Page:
Skip to main content


Where a person lacks the mental capacity to make a specific decision for themselves, decisions must be made for that person, in their best interests. The legal framework governing best interest decision making and the Court of Protection’s role can be found in the Mental Capacity Act 2005.

The Court of Protection resolves disputes and makes decisions for people who lack the mental capacity to make those decisions themselves. The Court of Protection has two separate streams: property and affairs and health and welfare. In addition to our expertise in property and affairs matters, we are also experts in health and welfare matters in the Court of Protection.

Disputes can arise, particularly between family members and professionals, as to what is in an individual’s best interests. Alternatively, an individual who has been assessed to lack capacity may wish to challenge that assessment or a decision that has been made on their behalf. As a last resort, the Court of Protection may need to become involved to resolve a dispute or to make a declaration relating to the issue of mental capacity or to the question of what is in an individual’s best interests.


Health and welfare issues that the Court of Protection may become involved with include:

  • Making decisions about where an individual should live, what their care package should look like and who they should have contact with
  • Determining whether an individual has mental capacity to make a particular decision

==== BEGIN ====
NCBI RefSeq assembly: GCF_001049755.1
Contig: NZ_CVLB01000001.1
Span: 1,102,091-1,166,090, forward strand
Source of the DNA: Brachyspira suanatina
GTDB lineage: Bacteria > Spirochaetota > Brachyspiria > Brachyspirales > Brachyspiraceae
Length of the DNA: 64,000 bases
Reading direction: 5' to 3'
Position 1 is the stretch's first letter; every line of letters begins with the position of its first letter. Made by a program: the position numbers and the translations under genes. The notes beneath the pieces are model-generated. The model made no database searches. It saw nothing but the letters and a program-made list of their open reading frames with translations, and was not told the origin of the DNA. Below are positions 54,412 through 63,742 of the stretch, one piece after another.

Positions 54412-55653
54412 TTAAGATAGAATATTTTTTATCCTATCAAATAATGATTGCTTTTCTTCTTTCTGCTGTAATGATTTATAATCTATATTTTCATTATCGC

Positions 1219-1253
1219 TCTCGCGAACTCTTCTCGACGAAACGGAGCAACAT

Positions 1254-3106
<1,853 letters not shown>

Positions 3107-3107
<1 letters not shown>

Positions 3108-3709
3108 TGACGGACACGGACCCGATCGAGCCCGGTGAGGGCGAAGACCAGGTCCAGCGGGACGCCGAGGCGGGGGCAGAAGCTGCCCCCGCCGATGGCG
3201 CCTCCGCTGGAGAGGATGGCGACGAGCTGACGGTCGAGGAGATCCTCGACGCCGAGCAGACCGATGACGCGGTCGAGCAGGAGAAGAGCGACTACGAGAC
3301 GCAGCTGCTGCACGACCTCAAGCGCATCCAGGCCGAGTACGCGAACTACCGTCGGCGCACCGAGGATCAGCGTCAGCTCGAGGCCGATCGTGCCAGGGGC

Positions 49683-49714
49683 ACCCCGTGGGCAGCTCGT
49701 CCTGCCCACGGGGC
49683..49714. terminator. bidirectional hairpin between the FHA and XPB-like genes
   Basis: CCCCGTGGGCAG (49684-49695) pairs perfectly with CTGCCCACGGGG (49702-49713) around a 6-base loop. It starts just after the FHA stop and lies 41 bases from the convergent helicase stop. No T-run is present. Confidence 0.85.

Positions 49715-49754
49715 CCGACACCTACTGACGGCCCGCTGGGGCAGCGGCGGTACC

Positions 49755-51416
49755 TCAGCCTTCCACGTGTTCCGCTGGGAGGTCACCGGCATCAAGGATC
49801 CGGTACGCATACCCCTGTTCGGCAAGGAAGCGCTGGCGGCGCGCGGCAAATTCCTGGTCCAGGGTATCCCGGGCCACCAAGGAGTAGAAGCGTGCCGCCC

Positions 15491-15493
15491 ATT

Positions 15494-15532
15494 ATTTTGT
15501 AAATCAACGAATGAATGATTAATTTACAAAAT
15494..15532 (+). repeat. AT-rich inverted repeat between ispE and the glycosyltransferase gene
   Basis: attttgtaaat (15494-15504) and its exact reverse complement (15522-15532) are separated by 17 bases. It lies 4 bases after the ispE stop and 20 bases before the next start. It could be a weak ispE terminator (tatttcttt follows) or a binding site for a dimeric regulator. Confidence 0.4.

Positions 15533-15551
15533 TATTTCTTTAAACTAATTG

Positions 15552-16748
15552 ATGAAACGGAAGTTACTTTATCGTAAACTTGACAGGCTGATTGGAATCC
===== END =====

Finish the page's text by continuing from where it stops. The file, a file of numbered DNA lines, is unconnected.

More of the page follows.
• Appointing a deputy to make decisions about an individual’s health and welfare
  • Authorising the deprivation of an individual’s liberty or determining whether an existing authorisation of an individual’s deprivation of liberty is lawful
  • Determining whether it is in an individual’s best interests to receive a particular course of treatment or to undergo a serious medical procedure
  • Disputes relating to an attorney who has been appointed by an individual to make decisions on their behalf

Our services

We can provide advice to individuals and their family members or to advocates and other professionals, whether or not proceedings have already commenced in the Court of Protection. We can represent parties to proceedings in the Court of Protection, acting on behalf of the individual the proceedings relate to or acting on behalf of family members of that individual.

If you have been notified that an application has been made to the Court of Protection in respect of a family member who lacks mental capacity, we can provide advice on how to approach the proceedings and / or ongoing representation during the proceedings.

We can also prepare applications to the Court of Protection to seek the appointment of a health and welfare deputy.

Unfortunately, we are not able to provide advice funded by legal aid but we will be happy to discuss the options for funding legal advice and representation with you, to help you to decide how to proceed.

Who we help

We advise a wide range of individuals, their family members and other professionals deputies in relation to matters involving the Court of Protection.

Key contacts

shutterstock 531975229 (1)

Stay ahead with the latest from Boyes Turner

Sign up to receive the latest news on areas of interest to you. We can tailor the information we send to you.

Sign up to our newsletter
shutterstock 531975229 (1)